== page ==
Abbott Laboratories looks likely to get another green light for Humira after advisors to the US Food and Drug Administration backed the blockbuster as a treatment for ulcerative colitis.
The agency's Gastrointestinal Drugs Advisory Committee has voted 15-2 that the benefits of Humira (adalimumab) outweigh its potential risks in treating patients with moderate-to-severe UC who have had an inadequate response to conventional therapy. The panel also voted 15-1 that the difference between the drug and placebo shown in two clinical trials were clinically meaningful.
The latter vote comes as a relief for Abbott, given that documents released last Friday by FDA staff suggested that more trials may be necessary. Last November, the agency rejected Abbott's first application to bag a UC approval and the staffers said the resubmitted data was of "questionable value".
However the advisory panel did vote 14-3 that the optimal Humira dose for UC has not been adequately established and called for post-approval studies. A final decision by the FDA is expected by the end of the year.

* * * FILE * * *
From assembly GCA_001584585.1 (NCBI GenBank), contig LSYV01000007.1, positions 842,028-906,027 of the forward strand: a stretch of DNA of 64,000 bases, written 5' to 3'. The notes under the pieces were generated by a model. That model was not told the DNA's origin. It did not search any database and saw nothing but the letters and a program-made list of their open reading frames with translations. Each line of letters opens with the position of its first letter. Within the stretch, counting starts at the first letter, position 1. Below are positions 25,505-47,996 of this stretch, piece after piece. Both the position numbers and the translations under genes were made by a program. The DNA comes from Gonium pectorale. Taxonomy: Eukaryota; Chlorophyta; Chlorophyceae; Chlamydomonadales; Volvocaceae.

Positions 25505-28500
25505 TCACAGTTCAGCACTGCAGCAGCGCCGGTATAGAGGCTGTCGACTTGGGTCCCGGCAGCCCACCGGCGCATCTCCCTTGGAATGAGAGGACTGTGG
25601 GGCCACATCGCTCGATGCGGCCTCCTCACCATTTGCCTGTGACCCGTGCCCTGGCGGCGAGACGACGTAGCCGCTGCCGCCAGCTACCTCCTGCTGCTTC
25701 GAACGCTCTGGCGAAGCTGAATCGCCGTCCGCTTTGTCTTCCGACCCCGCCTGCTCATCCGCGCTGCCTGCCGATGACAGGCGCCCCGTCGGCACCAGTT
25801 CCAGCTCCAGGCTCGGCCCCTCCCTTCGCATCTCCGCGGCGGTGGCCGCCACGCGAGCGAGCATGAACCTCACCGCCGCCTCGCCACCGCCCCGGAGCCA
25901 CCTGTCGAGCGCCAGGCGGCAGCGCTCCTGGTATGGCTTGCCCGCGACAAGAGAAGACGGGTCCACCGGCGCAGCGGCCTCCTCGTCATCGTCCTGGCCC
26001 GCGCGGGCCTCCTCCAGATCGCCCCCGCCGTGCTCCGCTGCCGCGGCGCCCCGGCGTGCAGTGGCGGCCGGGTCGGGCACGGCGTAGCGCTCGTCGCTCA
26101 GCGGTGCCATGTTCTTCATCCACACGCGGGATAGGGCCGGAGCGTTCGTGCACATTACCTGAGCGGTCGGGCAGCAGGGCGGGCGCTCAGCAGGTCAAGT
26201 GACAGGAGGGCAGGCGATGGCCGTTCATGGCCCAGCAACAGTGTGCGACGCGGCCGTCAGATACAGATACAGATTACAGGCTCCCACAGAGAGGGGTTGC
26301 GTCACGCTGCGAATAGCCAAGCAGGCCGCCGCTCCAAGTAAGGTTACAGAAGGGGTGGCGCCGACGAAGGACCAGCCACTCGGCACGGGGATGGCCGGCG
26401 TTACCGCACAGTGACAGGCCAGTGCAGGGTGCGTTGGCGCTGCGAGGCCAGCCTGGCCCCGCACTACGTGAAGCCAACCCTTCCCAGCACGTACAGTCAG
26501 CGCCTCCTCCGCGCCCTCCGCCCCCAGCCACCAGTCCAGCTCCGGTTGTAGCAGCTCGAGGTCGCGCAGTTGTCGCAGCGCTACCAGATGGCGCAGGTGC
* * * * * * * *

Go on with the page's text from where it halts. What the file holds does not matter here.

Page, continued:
Humira, which had second-quarter revenues of $2.33 billion (+16.5%) is already approved for six conditions in the USA, including rheumatoid arthritis, psoriasis and Crohn's disease. It was given the green light for UC in Europe in April.
If approved for UC, Humira will go up against another biologic blockbuster, Johnson & Johnson's Remicade (infliximab), but one advantage of the Abbott drug is that patients can inject themselves; Remicade is given intravenously in hospitals
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